This is an easy multi-age activity to do, as older children can do all the cutting themselves, while younger ones can do the colouring of the clothes to suit their tastes. It's also great for fine motor skills development - careful cutting for the older ones, drawing and colouring, and working with the tabs to attach the clothes to the dolls.

Did you make paper dolls as a child, too?


{Pumpkin Fairy World}

halloween pumpkin fairy world

We started carving our pumpkin the other day and created this cozy fairy garden out of it, inspired by this pumpkin diorama.

First we cut the top - the girls were delighted by the sight of all the stringy, seedy insides!

It took some convincing, but I finally managed to get the girls involved in scooping out the insides (granted, they were a bit cold inside since the pumpkin had been sitting outdoors). Princess Pea isn't really a fan of slime, so she used a spoon and bowed out at the first possible escape window, but once Sweet Pea got started, she really enjoyed the sensory experience and helped me sort through the goop to collect all the seeds for roasting.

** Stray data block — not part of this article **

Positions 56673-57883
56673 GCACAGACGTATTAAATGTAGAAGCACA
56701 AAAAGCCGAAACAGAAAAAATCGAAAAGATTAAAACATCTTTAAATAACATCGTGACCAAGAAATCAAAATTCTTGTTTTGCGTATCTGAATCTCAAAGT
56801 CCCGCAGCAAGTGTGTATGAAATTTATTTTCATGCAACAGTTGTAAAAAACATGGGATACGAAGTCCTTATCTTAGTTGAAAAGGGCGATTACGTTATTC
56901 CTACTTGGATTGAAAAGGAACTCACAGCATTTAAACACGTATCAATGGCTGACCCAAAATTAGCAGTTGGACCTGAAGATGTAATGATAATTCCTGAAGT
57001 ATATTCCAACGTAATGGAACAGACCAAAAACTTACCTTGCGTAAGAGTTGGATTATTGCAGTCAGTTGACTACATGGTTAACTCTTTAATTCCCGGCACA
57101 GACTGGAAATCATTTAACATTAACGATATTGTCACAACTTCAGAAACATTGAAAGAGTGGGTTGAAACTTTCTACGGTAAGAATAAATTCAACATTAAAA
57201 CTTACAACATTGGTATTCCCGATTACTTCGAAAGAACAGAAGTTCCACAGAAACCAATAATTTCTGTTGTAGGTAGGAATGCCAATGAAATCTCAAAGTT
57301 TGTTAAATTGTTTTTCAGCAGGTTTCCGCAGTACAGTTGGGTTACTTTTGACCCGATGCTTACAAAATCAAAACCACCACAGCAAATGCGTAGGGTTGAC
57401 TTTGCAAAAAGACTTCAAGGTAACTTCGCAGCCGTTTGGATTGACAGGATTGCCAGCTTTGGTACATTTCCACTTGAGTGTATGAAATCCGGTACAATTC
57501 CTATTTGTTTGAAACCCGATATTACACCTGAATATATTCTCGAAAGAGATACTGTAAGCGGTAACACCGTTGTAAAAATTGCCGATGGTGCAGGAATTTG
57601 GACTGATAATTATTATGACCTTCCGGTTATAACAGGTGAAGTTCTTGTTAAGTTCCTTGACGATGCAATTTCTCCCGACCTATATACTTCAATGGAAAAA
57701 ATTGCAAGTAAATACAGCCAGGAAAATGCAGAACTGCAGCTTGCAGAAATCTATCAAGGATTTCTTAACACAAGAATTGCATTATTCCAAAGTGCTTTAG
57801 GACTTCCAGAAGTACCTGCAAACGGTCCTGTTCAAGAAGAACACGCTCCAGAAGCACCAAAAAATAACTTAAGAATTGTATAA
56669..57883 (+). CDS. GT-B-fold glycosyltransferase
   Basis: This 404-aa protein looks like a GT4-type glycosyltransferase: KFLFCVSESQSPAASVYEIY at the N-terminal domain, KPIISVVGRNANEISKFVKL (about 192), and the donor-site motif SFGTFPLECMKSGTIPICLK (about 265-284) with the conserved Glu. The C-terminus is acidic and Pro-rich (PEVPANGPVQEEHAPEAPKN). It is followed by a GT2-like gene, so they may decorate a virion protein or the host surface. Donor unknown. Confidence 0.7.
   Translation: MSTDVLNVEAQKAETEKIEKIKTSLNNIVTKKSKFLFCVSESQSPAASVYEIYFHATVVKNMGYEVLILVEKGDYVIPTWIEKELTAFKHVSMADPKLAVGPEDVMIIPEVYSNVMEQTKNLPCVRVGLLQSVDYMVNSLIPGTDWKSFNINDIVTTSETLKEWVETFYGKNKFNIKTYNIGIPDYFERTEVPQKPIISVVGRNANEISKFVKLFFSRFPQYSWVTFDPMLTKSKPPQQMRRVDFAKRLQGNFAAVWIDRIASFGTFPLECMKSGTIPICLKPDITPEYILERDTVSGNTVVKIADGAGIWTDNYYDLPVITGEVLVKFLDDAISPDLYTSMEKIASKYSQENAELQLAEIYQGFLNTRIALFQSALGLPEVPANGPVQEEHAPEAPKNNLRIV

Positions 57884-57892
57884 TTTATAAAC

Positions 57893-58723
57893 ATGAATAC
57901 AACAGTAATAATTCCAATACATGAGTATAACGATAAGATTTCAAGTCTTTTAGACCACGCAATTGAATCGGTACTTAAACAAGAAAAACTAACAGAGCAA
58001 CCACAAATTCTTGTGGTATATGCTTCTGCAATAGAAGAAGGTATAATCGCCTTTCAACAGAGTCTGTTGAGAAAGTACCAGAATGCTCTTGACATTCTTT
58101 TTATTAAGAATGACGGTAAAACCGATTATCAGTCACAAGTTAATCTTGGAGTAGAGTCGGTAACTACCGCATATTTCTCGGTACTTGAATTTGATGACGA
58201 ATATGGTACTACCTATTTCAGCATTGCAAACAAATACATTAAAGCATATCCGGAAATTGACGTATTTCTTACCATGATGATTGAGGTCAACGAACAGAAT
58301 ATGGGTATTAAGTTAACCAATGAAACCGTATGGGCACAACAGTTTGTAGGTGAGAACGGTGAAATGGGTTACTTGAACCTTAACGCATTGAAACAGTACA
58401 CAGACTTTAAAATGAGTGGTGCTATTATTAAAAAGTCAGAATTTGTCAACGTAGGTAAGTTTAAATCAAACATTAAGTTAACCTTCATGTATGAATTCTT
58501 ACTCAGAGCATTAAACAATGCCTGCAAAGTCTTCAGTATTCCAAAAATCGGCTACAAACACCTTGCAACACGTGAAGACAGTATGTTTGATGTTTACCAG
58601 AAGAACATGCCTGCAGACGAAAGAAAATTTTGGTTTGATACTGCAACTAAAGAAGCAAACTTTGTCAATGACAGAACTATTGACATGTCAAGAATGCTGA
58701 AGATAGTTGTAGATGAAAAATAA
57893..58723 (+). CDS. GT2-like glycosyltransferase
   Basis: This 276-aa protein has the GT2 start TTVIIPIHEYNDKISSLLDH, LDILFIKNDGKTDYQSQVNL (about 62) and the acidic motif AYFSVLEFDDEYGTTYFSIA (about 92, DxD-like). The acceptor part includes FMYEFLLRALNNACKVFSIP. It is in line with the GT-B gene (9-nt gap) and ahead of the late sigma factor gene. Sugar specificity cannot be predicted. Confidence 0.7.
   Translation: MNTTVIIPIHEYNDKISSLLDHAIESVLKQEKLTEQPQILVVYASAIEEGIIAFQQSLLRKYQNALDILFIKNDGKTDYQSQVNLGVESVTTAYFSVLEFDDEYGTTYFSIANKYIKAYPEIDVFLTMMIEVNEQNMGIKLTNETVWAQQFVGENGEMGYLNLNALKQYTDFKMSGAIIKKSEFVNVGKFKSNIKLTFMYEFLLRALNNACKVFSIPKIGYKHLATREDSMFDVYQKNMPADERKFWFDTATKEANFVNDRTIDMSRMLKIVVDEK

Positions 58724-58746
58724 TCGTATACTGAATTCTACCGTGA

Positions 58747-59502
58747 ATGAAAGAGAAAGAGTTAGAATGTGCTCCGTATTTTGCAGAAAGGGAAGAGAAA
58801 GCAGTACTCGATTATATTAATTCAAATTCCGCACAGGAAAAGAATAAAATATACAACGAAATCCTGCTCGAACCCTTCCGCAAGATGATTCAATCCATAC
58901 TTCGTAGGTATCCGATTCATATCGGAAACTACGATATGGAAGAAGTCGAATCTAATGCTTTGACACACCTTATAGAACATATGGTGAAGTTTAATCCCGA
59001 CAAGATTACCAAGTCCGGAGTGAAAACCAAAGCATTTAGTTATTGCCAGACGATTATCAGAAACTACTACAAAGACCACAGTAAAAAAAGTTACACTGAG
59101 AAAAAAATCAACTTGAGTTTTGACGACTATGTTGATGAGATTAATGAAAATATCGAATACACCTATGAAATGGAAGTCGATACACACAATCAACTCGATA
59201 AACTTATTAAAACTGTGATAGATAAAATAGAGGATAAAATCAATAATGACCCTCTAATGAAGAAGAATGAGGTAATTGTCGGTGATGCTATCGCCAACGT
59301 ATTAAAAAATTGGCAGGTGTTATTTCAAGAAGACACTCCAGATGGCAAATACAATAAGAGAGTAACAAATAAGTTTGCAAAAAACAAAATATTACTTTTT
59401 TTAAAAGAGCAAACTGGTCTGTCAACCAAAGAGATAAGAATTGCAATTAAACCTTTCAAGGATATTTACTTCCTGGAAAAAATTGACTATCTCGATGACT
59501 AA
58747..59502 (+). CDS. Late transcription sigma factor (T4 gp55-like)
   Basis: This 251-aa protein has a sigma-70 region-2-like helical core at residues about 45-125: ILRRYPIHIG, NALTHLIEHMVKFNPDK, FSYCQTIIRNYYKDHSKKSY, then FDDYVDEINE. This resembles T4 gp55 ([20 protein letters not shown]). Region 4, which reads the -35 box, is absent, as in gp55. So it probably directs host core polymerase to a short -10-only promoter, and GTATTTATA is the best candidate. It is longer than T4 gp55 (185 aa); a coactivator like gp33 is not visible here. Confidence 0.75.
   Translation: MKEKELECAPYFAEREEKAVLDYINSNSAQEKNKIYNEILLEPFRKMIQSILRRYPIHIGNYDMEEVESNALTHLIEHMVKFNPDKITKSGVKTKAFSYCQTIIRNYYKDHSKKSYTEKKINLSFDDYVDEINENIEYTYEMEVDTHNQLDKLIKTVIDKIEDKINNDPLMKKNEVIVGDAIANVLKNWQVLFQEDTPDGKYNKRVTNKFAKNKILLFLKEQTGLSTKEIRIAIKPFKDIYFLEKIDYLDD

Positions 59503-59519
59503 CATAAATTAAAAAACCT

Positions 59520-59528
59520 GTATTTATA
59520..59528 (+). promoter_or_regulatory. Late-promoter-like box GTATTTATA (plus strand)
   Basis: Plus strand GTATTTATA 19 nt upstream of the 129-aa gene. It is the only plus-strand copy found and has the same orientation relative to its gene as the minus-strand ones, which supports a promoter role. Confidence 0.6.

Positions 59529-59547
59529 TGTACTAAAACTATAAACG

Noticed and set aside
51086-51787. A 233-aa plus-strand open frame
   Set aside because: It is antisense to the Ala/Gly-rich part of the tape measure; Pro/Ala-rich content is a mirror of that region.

I cut a huge 'door' in the front (which fits back on), and we gathered bits and pieces from the garden and house to create this comfy spot for a fairy to sit and reflect.

We had found this 'fairy chair' piece of wood in the forest a couple of weeks ago and brought it home for our outdoor fairy garden. We added a few sprigs of lavender, some bark chips, and painted pebbles and snail shells from around the garden. Then we added a fake flower, a plastic salamander, a small wooden apple, a felted owl, and, of course, a fairy.

I think it's really sweet, and the girls are quite taken by it! We have it set up on the upstairs balcony, facing in towards the window so it can be seen from indoors as well as played with outdoors under the cover of the balcony roof.

I think it's not how we'll use it on Halloween night, as we'll need light in it, but it's a fun way to use it for now. When Halloween comes, I'll fit the door back on, and either carve a face in the other side, or perhaps drill some holes to make a lovely luminary like the one Taming the Goblin made.

halloween pumpkin fairy world

What did you do with your pumpkin this year?

You might also like to see our 'mummykin' pumpkin from last year, or see more pumpkin ideas here. And there are lots more seasonal ideas on my Halloween and Fall pin board.